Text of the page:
Securities Fraud Arbitration Process

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Jeffrey Johnson is a legal writer with a focus on personal injury. He has worked on personal injury and sovereign immunity litigation in addition to experience in family, estate, and criminal law. He earned a J.D. from the University of Baltimore and has worked in legal offices and non-profits in Maryland, Texas, and North Carolina. He has also earned an MFA in screenwriting from Chapman Univer...

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UPDATED: Jul 16, 2021

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Investors who have been the victims of stock broker misconduct may think that suing their stock broker is too complicated and might not be worth their effort. However, according to securities fraud attorneys, the process might not be as arduous as you might have expected – providing you have the right securities fraud attorney on your side.

Securities fraud lawyers will look at a client’s account statements to see if there’s been any wrongdoing. They’ll also interview the client to get their account of what happened. The lawyer will then either accept or decline the case.

At that point, they’ll prepare what’s called a statement of claim which will be filed with either the NASD or the NYSE who then sends it to the defendant / respondent. After an answer is filed, the discovery process begins. However, unlike a traditional lawsuit, there are no depositions – only a simple exchange of documents. Afterwards, a three-day hearing is set in the major city closest to where the client lives.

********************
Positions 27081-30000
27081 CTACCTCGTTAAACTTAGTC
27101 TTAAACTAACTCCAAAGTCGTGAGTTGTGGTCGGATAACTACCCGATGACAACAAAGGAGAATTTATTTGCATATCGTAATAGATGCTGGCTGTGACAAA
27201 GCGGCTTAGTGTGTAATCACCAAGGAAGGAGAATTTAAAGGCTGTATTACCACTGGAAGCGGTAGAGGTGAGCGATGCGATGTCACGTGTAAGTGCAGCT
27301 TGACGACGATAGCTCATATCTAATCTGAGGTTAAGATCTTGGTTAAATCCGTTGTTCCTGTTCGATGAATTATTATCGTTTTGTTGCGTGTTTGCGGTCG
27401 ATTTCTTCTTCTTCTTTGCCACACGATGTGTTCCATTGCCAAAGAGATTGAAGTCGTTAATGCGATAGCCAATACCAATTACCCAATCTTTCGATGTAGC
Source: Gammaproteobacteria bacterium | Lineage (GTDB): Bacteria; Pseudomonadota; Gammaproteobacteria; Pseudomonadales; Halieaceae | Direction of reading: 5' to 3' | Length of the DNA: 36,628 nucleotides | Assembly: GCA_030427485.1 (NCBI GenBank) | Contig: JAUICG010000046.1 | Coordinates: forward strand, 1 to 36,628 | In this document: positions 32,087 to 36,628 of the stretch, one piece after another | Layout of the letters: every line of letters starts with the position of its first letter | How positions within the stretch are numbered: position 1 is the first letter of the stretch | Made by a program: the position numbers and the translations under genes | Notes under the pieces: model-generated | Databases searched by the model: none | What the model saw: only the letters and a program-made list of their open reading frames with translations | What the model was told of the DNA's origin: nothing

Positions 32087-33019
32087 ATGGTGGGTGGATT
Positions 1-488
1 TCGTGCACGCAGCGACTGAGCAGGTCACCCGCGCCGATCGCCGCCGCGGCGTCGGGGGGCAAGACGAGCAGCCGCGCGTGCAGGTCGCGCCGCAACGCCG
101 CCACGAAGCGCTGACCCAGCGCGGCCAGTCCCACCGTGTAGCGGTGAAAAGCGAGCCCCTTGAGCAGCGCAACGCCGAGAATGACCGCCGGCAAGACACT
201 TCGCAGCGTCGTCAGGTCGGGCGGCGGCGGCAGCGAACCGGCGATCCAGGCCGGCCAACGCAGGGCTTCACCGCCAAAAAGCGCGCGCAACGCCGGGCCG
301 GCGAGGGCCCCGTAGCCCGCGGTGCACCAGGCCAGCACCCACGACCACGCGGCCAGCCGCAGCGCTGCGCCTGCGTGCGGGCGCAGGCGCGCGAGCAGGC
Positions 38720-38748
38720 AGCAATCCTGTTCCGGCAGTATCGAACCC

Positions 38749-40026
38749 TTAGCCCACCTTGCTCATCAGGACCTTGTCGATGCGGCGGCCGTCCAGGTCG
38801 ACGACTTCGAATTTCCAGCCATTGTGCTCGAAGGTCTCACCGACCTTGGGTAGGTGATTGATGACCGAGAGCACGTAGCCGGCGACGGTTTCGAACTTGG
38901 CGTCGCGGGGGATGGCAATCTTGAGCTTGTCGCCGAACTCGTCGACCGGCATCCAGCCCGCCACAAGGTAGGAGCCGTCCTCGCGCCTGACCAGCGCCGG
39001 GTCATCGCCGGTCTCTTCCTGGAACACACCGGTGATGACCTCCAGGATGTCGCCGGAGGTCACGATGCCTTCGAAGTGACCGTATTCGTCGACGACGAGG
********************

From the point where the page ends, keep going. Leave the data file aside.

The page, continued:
If you were afraid of being thrown to wolves, think again. It takes about a year to 18 months to complete the securities fraud arbitration process and clients generally have continual contact with their securities fraud attorney as they prepare for the hearing.

The attorney will pick a panel of three from 10 to 14 possible panel members. They’ll put witnesses on the stand and go through an evidentiary hearing. Within 30 days, that arbitration panel must rule on the matter. If you win, that money must be paid by the respondent within 30 days. The process replaces a trial in state or federal court – and there is generally no appeal. In fact, courts may threaten sanctions on those who file appeals.

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